Airline sues passenger who missed his flight

Lufthansa lost the first court case against the flyer but is seeking an appeal

Lufthansa lost the first court case against the flyer but is seeking an appeal

"Hidden city" ticketing ploys are a well documented and fairly common airline hack, recommended by travel experts as a savvy way to game the system.

German airline Lufthansa is seeking to sue a passenger it says purposefully booked a cheaper ticket with no intention of turning up for the final leg of their journey, it is claimed. Why is that possibly a big deal?

Its website states: "Our flights are so cheap, United (Airlines) sued us... but we won".

The airline hack is known as the "hidden city" scheme, in which a person books a flight with a layover, and then intentionally stays at the layover city instead of continuing to the planned final destination.

Skiplagging can cause delays for airlines as they wait for unaccounted-for passengers, with carriers that have flights routed through hub airports - such as Lufthansa in Frankfurt and Munich - particularly affected.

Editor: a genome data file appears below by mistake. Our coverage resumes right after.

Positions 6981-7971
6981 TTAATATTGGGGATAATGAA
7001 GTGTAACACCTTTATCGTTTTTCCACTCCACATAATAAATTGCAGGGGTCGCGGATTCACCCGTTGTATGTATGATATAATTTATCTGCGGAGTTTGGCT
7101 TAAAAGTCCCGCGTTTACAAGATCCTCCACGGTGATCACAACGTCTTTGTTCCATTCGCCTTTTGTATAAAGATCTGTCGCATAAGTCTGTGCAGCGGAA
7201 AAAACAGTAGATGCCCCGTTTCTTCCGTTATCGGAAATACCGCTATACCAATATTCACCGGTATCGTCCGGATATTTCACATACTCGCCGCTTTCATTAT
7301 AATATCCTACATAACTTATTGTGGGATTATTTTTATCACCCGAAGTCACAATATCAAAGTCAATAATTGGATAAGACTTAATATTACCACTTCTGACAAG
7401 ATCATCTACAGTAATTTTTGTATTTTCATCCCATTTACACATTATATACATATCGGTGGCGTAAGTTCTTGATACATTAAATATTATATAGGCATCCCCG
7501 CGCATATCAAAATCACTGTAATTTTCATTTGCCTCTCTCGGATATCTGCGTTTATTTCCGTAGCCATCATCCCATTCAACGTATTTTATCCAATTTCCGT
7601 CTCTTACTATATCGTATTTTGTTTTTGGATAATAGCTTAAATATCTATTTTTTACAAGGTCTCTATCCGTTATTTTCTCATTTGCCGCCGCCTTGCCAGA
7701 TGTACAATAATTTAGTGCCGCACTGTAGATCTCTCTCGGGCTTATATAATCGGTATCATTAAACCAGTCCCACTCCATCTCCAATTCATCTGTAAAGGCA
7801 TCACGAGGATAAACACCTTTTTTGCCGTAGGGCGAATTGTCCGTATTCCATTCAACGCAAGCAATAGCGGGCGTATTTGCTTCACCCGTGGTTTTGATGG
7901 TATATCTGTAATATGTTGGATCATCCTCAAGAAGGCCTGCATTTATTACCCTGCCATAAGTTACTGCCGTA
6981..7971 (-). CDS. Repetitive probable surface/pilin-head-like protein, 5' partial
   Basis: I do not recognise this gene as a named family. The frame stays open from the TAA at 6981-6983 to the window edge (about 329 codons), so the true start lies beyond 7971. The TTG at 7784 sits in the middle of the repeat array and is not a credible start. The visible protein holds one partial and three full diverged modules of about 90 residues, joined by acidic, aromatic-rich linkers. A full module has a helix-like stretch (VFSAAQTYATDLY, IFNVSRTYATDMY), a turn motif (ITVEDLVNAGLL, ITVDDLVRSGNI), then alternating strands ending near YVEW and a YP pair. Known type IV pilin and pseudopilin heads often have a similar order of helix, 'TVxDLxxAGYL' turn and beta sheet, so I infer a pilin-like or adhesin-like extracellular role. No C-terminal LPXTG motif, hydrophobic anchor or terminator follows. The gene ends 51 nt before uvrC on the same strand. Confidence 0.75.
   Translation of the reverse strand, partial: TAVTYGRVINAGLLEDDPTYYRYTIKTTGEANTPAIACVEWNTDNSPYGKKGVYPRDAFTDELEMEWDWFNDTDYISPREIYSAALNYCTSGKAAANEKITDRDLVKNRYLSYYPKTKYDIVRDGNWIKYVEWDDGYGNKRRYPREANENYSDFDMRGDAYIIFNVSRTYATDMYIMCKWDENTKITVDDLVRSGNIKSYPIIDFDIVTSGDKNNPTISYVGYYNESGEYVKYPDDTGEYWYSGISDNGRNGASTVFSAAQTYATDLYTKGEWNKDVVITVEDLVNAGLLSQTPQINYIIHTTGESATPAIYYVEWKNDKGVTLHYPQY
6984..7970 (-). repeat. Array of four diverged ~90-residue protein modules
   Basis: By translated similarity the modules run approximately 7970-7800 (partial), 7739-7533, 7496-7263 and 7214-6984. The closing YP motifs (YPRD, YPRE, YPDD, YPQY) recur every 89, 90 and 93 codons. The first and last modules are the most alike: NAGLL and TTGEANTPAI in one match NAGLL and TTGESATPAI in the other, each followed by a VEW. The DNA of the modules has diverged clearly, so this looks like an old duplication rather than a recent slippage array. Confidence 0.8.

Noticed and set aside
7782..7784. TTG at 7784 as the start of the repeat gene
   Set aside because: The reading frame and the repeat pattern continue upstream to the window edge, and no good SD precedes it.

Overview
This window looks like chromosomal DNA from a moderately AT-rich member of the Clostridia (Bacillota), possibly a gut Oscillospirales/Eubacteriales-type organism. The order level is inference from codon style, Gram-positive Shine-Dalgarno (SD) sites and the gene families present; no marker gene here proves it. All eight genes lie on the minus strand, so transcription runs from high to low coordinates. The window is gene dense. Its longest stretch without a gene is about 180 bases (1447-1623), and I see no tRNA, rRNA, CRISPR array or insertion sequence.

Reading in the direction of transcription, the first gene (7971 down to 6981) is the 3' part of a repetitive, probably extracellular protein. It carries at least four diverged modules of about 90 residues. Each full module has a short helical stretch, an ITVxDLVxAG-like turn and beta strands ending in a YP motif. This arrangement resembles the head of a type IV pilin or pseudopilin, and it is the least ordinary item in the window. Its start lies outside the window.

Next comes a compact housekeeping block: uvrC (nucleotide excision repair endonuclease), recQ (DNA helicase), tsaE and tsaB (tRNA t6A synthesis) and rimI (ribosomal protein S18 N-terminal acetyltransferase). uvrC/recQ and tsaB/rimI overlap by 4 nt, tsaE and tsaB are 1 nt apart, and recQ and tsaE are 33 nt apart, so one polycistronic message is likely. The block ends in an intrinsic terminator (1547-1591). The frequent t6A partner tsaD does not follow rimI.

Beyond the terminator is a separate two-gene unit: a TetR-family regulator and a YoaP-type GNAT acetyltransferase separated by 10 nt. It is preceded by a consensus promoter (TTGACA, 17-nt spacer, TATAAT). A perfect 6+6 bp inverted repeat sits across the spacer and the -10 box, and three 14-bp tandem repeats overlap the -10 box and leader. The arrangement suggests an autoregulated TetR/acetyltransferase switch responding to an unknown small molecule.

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But Lufthansa, which is vulnerable because Frankfurt and Munich are both used as stopovers for multi-stop flights, is looking to make an example to deter customers from using this hack. As George Hobica, founder of Airfarewatchdog told USA Today, hidden city ticketing could deprive other would-be travelers of seats they could use because you booked it instead.

Lufthansa has taken a passenger, who didn't show up for the last leg of his ticketed journey, to court in an apparent bid to clamp down on "hidden city" ticketing.

One of the world's largest airline companies, Lufthansa has been given permission to appeal after an original ruling found in the passenger's favour, it has been reported. On the return flight, the passenger did not catch the Frankfurt to Oslo leg of the journey and instead flew from Frankfurt to Berlin on a separate Lufthansa reservation.

According to Forbes, Lufthansa is the third largest airline company in the world and made almost $3bn (£2.33bn) in profit in 2017.

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